Voghb ev Garod, Lament and Longing: Lory Bedikian’s The Book of Mourning


“…nothing that runs can stay the same.”

As I think about this closing line of Lory Bedikian’s poem, “The Book of Lamenting,” –bearing the same title as her first book of poems, winner of the 2010 Philip Levine Prize for Poetry, and due to be released on October 30, 2011 by Anhinga Press – I think about the many ways in which her collection of poetry is a Voghb, or lament for life, family, and country.

For each of us, these terms may mean different things. As Armenians, they sometimes all seem to mean the same thing. Bedikian’s poetry reminds us of the very complicated relationship of these categories and the ways in which as immigrants and human beings, we are constantly dealing with various forms of loss and change.

In poems such as “Levon,” “Letter from Beirut,” “Night in Lebanon,” and “Prayer for my Immigrant Relatives,” the narrator touches upon the harsh realities of living in a time of war: “For years we have known / the language of bombs,” says the poem “Letter from Beirut,” addressed to the title character, “Cousin” (6-7). Through various juxtapositions – calm and chaos, light and dark, stillness and movement – and multiple enjambments within the lines of verse, poems such as these become reminders of the unstable and unsettling moments of the past and the difficulty of calling a place a home: “When peoples’ words resemble the buzz / of beehives, help them to hear the music / of home…” (“Prayer for my Immigrant Relatives,” 6-8).

But what exactly is the place the narrator calls “home?” From Beirut to Armenia to the United States, many of these genuine and intimate stories allow us to share in moments of self-discovery, where we observe the narrator’s attempts to reconcile her place historically, geographically, and temporally: “The year 1997 rose like a spiral staircase / into a ceiling of darkness” (“Crossing Out the Date,” 1-2).  The narrator’s journey becomes a shared voyage through space, time, and place, recounting deep-rooted memories, where family, history, and culture intersect. Each poem communicates instances in time when these very moments are experienced, questioned, and scrutinized.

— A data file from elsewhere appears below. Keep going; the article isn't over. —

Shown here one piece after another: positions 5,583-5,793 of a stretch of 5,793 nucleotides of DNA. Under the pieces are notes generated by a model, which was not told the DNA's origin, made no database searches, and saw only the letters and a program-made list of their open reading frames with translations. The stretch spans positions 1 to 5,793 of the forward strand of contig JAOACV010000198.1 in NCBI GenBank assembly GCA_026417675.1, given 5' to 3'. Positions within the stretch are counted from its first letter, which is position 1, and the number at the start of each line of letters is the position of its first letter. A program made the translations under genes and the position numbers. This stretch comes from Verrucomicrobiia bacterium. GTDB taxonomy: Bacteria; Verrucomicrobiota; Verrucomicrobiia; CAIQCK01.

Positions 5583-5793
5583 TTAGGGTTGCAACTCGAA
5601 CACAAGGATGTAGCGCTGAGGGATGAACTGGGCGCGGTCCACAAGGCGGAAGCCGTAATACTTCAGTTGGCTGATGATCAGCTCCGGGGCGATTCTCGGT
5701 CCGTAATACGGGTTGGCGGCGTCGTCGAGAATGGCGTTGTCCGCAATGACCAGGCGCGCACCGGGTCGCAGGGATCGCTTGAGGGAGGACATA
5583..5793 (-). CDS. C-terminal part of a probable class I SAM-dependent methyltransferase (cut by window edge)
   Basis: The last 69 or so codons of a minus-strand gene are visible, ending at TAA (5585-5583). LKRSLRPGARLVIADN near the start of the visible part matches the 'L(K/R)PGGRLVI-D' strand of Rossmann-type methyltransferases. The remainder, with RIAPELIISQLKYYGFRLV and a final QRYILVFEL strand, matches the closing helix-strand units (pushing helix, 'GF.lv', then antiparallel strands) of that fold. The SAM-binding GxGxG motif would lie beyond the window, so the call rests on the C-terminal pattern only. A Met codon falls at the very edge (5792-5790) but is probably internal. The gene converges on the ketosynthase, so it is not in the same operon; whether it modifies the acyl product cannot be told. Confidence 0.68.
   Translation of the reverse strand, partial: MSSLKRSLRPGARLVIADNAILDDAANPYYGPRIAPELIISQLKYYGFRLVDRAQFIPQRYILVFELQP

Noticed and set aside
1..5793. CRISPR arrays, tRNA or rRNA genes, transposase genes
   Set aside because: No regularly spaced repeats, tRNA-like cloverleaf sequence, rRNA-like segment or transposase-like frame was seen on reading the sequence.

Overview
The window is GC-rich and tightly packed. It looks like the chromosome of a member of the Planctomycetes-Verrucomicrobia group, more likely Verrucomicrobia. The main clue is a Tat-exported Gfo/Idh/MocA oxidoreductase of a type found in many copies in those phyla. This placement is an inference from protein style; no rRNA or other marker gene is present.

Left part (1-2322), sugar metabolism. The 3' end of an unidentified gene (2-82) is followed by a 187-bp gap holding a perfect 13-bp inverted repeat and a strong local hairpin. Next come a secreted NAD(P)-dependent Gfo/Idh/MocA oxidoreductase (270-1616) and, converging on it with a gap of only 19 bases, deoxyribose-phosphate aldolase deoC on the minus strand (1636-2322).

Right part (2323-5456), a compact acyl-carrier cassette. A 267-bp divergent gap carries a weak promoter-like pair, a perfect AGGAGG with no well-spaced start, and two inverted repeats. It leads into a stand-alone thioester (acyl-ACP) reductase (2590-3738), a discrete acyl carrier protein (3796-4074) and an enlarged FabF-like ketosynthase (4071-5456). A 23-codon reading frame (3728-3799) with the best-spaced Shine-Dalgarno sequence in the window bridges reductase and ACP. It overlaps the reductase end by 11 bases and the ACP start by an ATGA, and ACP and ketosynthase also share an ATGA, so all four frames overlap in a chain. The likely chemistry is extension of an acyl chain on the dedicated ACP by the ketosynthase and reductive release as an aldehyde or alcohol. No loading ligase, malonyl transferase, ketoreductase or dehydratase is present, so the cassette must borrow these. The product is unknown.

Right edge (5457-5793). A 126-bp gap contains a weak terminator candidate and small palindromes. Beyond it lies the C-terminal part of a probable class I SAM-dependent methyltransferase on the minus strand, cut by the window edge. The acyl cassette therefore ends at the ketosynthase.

In poems such as “The Fisherman,” “Father Picking Grapes, Armenia, 1997,” “Washing of the Feet, Lake Sevan, 1997,” and “On the way to Oshagan,” the narrator’s experience evokes themes of homeland lost, remembered, or imagined. Darkness and ambiguity dominate these poems’ descriptions of land and country, interspersed with an internal dialogue where nostalgia meets reality, such as in the poem, “On the way to Oshagan”:
…After all
having an ancestral name, firm family tree, the language
ironed to my tongue since the day I was born
how could I be just another Amerigatzi? I say
this to myself, though I’m the one with the walking
shoes, the camera, the plaid-patterned pants. (24-28)

Throughout the poems, the familiar moments confront unforeseen experiences. The narrator’s confident assertions of difficult circumstances are tinged with doubt and despair, such as the description in the poem, “At my Mother’s Dresser”:
As she swirls lipstick towards her mouth,
one hand smoothes the color on,
as the other dabs the crying
that’s begun. She does this without a change
of face. She does this as if it’s part
of dressing, of carrying on. (40-46)

These recollections of childhood experiences and relationships with family and friends hit close to home for many immigrants, displaced seldom by choice, often by circumstance. These stories also function metonymically – they stand as symbols of an Armenian heritage whose voice carries within it the glory as wells as the despair of its own past: “On the back of every tongue in my family, / there is a dove that lives and dies…and it will chirp the ugliness or the pitted / truth, of how we choke on what we hide” (“Beyond the Mouth,” 1-2).

The personal and cultural tensions inherent in Bedikian’s poems are also paired with various types of progress – growth, maturation, awakening – inhibited by the shadows of family and cultural history, as expressed in the poem, “Levon”:

 …I don’t even think of poetry.
 Instead I wonder where the ghosts are now,
 if the scent is stronger at dawn or dusk,
 if they know how far we’ve come,
 if they can hear the rumbling of our wheels. (26-30)

In the “The Book of Lamenting,” melancholy is a residue of the inherent tension between a mournful past and an uncertain future, carrying with it an implicit anxiety, suggested by its closing lines: “…nothing that runs can stay the same.”

For the narrator, these difficult experiences devolve into moments of reconciliation and of reckoning powerfully recreated and interrogated within the short span of a few lines of verse. As the twenty-first line of the poem “The Book of Lamenting” puts it, “This is where I am when the world has closed its ears.” For Bedikian, this moment encapsulates the act and the consolation of writing poetry, the silent recognition that the world can shut out her stories and yet hear them loud and clear.

Tamar Boyadjian is a Post-Doctoral Fellow at UCLA, where she recently received her PhD from the Department of Comparative Literature. She or any of the other contributors to Critics’ Forum may be reached at comments@criticsforum.org.  This and all other articles published in this series are available online.   To sign up for a weekly electronic version of new articles, go visit. Critics’ Forum is a group created to discuss issues relating to Armenian art and culture in the Diaspora.


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